Members of the Middle Rio Grande Conservancy District Board of Directors voted 5-0 Monday in favor of a 1 mill tax increase that will generate $4.3 million a year to be used solely for capital investment in equipment and infrastructure in the district’s nearly 100-year-old irrigation system.
“The goal of this mill increase is to move us away from being reactive to the next infrastructure break,” said Jason Casuga, MRGCD chief engineer. “We have had 10 major infrastructure breaks this irrigation season.”
The increase will affect all property owners within the Conservancy District’s boundaries, whether they are irrigators or not. It will cost the owner of a property assessed at $200,000 an additional $67 a year.
Money resulting from the increase, combined with grants and loans, would be used to pay for some of the $175 million in priority projects the MRGCD says need to be planned, designed, permitted and built.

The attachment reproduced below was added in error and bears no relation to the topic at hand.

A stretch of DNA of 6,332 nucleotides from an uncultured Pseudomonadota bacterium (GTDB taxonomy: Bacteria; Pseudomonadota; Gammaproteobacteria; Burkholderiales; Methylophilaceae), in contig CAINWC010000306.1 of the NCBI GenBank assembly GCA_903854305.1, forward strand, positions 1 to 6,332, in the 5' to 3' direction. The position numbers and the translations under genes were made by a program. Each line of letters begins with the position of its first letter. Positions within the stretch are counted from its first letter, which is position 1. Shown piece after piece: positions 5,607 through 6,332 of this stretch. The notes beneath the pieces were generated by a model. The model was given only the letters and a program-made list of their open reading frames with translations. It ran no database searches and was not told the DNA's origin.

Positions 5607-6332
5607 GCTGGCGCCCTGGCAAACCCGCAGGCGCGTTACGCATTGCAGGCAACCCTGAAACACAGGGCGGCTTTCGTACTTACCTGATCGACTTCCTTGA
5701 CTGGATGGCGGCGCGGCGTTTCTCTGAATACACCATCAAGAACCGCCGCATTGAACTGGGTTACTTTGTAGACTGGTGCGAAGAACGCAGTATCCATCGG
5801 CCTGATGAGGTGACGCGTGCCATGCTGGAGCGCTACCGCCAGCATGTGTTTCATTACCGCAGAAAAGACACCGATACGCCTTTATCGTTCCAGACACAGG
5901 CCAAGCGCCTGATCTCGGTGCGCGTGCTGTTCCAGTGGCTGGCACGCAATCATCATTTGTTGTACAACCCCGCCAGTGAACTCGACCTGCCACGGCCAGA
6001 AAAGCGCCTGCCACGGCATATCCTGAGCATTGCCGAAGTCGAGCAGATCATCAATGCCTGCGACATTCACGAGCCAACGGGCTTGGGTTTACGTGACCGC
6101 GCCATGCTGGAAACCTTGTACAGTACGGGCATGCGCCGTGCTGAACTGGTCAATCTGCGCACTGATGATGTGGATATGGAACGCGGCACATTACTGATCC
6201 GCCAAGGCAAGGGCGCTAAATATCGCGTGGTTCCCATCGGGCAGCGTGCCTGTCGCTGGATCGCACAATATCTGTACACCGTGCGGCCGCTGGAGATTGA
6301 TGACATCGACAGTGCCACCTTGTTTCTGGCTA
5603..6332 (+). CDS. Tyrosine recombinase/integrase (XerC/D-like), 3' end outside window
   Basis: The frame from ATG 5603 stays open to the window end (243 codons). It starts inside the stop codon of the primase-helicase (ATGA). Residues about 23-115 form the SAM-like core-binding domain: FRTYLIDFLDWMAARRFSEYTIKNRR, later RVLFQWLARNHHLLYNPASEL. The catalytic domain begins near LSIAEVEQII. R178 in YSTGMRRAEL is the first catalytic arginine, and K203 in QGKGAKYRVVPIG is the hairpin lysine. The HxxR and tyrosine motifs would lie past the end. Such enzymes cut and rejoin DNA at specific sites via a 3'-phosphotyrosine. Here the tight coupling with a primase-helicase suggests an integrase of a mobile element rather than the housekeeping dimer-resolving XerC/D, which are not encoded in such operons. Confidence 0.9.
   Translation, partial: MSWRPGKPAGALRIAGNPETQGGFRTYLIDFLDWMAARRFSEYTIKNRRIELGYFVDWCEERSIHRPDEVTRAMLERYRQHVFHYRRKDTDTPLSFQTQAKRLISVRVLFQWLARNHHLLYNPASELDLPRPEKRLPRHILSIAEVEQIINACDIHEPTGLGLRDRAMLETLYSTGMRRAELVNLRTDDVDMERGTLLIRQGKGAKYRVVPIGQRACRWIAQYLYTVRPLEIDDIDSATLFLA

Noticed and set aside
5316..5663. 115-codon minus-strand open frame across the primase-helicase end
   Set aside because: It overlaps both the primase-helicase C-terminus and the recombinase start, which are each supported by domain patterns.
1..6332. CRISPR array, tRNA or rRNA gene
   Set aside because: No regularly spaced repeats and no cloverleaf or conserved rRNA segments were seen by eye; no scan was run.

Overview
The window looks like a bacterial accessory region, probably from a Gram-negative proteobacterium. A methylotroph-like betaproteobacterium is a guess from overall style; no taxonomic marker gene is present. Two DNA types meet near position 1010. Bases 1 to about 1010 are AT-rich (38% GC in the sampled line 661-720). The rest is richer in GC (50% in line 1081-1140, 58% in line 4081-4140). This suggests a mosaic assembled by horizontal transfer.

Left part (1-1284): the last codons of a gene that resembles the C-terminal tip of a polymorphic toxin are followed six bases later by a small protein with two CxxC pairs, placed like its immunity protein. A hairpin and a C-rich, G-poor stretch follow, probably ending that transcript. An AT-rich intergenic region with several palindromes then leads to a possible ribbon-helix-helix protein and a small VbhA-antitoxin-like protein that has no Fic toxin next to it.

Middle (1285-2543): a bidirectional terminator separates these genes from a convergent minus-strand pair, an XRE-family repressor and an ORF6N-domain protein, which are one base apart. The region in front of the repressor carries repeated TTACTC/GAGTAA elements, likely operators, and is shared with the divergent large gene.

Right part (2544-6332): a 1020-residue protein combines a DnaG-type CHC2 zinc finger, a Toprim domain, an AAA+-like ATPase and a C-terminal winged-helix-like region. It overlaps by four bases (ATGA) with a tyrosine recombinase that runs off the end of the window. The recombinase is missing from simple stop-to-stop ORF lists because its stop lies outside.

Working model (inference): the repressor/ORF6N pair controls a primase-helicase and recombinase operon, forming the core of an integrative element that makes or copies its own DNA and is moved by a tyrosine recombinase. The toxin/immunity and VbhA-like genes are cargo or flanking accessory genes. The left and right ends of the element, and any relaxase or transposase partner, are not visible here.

Those voting for the mill increase were Vice Chair Karen Dunning and board members Barbara Baca, John Kelly, Glen Duggins and Michael Sandoval.
Board Chair Stephanie Russo Baca and board member Joaquin Baca, citing other commitments, left the meeting prior to the vote.
Only four persons addressed the mill increase during the public comment session. Two voiced support and two expressed opposition.
Troy Richardson of Valencia County, who farms a couple of acres of his own and manages a 650-acre pecan farm, was one of the latter.
“I appreciate we need to spend money on infrastructure,” he said, “But I notice that you did not look for that money any place but my pocket. I would recommend you look for that money other places before you increase my taxes.”
Richardson told the Journal that farms are assessed in the millions of dollars, which would mean increases of considerably more than $67.
“We are not talking about a house,” he said.